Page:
Letter from Home

A letter from home describing a Thanksgiving dinner in Papua New Guinea, and some pondering over the changes in communication over the past 20 years...


I’m No Patriot

Why feel patriotic when it is corporations who are controlling our world? Don't let your feelings of deep love for your land and communities be used against you. It sucks to despise yourself but that is exactly what they want.


The Cook by Harry Kressing

This weekend I finally fulfilled a long-time dream and re-read The Cook by Harry Kressing. For anyone who loves cooking or who is interested in psychology and sinister plots, I highly recommend this book. For anyone who has worked in the service industry, catering for the excessively rich and snobby, this book is a delightful fantasy where the clever and hard-working cook turns the tables and soon has the boss for his butler. All the little details about cooking, the kitchen, the cookbooks (even a cookbook for cats!), the hunting and the shopping give a wonderful glimpse into what running an old manor kitchen might have been like. In this age of gluten-free and allergies for every imaginable food, The Cook also offers a parallel with every character’s special needs being catered to with the ease and flourish of a very accomplished chef. It is one of those books you just can’t put down, but with its 244 pages it is a quick read. You can’t truly call yourself a foodie if you haven’t read The Cook.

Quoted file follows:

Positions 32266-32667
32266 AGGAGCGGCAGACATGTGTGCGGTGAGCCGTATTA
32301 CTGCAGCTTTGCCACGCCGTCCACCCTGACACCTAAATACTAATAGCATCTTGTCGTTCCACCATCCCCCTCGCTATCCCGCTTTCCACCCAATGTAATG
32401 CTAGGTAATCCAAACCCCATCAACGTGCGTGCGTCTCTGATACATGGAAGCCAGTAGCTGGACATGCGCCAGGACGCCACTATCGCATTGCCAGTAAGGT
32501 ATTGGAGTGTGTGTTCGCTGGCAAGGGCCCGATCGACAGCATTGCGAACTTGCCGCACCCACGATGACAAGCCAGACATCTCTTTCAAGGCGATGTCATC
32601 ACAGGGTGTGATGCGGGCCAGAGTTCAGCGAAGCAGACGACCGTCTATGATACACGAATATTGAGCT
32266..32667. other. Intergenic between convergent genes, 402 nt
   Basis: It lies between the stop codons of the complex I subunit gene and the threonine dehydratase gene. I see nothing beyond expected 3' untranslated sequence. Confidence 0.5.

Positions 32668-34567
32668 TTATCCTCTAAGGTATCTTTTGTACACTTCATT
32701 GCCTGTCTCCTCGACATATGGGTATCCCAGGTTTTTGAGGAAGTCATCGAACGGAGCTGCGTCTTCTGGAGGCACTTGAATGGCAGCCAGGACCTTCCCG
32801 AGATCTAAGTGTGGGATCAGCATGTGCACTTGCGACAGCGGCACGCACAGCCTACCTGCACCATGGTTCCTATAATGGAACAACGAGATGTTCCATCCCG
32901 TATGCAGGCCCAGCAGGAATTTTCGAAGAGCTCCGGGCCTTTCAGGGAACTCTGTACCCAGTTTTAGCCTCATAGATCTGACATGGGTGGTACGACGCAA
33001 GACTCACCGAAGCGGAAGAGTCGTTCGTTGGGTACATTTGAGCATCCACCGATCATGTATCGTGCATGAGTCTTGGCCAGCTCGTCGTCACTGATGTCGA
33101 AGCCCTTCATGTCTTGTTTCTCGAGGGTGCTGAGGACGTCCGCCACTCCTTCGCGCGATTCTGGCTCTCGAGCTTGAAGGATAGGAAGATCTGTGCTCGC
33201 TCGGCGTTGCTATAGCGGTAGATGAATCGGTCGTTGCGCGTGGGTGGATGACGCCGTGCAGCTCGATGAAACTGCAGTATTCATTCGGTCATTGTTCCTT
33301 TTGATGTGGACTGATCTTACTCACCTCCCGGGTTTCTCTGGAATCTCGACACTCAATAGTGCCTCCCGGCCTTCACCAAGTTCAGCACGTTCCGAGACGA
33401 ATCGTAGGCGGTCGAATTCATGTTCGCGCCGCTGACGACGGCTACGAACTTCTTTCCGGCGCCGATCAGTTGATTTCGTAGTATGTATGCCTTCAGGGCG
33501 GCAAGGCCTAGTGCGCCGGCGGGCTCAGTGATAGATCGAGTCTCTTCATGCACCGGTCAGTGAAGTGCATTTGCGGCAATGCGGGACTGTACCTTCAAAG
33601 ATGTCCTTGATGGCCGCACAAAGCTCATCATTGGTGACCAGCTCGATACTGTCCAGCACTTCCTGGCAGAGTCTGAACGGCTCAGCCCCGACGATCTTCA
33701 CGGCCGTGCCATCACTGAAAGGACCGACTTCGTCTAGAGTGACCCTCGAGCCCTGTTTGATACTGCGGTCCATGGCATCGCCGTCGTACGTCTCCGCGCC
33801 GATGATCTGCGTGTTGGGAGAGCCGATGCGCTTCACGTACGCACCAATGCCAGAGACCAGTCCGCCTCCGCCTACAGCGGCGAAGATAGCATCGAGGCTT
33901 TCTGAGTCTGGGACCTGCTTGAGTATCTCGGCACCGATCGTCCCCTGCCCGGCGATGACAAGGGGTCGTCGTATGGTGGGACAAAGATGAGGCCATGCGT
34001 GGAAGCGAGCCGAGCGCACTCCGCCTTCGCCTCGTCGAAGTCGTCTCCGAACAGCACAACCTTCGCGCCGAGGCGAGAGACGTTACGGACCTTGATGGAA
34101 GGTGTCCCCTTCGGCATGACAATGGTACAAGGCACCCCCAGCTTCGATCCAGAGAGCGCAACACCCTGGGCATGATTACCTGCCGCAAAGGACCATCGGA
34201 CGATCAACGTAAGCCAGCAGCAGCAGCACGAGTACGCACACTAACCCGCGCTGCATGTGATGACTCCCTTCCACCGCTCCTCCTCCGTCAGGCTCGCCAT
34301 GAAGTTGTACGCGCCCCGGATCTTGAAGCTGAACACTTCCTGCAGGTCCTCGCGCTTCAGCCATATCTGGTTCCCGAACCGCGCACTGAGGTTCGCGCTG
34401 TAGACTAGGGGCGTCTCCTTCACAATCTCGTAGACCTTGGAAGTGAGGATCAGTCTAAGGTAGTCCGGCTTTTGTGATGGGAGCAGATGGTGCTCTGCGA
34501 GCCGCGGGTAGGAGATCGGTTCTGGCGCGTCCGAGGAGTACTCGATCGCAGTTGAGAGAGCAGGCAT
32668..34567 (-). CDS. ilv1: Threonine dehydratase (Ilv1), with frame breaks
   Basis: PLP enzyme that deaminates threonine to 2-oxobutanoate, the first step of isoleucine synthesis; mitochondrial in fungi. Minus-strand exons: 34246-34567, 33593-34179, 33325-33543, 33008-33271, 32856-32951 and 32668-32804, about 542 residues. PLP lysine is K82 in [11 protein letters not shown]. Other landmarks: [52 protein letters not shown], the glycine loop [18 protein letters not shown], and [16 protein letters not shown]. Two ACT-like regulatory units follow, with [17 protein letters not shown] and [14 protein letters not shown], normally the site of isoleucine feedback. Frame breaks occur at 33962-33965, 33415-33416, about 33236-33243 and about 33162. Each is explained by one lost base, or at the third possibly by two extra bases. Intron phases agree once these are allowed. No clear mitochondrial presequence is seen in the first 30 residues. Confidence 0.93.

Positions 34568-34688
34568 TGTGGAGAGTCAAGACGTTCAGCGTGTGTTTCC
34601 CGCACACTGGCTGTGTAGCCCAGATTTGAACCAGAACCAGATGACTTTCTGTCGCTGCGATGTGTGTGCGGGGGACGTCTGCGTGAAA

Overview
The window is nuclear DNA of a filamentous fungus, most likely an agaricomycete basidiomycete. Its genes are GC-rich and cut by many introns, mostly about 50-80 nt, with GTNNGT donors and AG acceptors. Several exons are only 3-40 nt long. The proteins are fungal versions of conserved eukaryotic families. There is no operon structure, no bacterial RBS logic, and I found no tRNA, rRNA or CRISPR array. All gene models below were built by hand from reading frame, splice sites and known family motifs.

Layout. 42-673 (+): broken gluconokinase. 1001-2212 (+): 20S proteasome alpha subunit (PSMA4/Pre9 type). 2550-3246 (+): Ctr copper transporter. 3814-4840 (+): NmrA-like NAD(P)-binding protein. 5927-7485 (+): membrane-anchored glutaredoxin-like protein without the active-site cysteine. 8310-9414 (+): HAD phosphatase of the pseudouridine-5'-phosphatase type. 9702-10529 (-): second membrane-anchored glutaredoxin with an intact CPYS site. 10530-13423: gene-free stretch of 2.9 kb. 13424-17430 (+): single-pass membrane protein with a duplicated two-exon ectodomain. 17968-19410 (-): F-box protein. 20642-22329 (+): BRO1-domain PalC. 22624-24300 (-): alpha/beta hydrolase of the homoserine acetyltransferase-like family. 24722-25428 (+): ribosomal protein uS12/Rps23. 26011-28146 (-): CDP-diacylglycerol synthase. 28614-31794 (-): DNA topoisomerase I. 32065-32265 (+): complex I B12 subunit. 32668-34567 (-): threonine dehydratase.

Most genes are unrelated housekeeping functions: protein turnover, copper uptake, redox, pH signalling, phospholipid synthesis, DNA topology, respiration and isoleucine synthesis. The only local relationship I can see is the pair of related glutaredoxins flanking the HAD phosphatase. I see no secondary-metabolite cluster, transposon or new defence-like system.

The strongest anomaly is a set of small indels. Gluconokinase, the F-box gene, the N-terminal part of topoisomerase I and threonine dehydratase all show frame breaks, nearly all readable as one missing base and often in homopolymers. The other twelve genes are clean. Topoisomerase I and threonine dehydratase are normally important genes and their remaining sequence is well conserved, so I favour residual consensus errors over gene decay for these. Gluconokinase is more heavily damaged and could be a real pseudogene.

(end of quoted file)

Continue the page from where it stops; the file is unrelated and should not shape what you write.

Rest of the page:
My First Mumu

Memories of my first pig kill growing up in Papua New Guinea. Huge feasts are held every so often when pigs, sweet potato and other vegetables and meat are buried in ground oven pits, heated with hot stones and wrapped with banana leaves.


Papua New Guinea and Tuna Exploitation

Many years ago, when we were growing up in the highlands of Papua New Guinea, we occasionally went on holiday to Madang, an incredibly beautiful coastal resort town in this (at that time) untouched, remote pacific island. It was a long trip on the Highlands Highway, which was a two lane dusty dirt road over steep mountain ranges. Our father would carefully pack up our bus, leaving tiny sitting spaces for each of us amongst the suitcases and boxes (we were quite a big family). We usually took a couple days getting there, stopping overnight in a guest-house with rare Papua New Guinean butterflies and beetles encased in glass on its bamboo walls. Mt Hagen was 6,000 feet above sea level, so despite living a few degrees off of the equator, I always remember how the humidity and heat grew as we finally dropped down out of the extensive mountain ranges and hit the hot muggy plains filled with neat rows of sugar beets or palm plantations. As we got older the road slowly got more and more stretches paved, making the trip much shorter.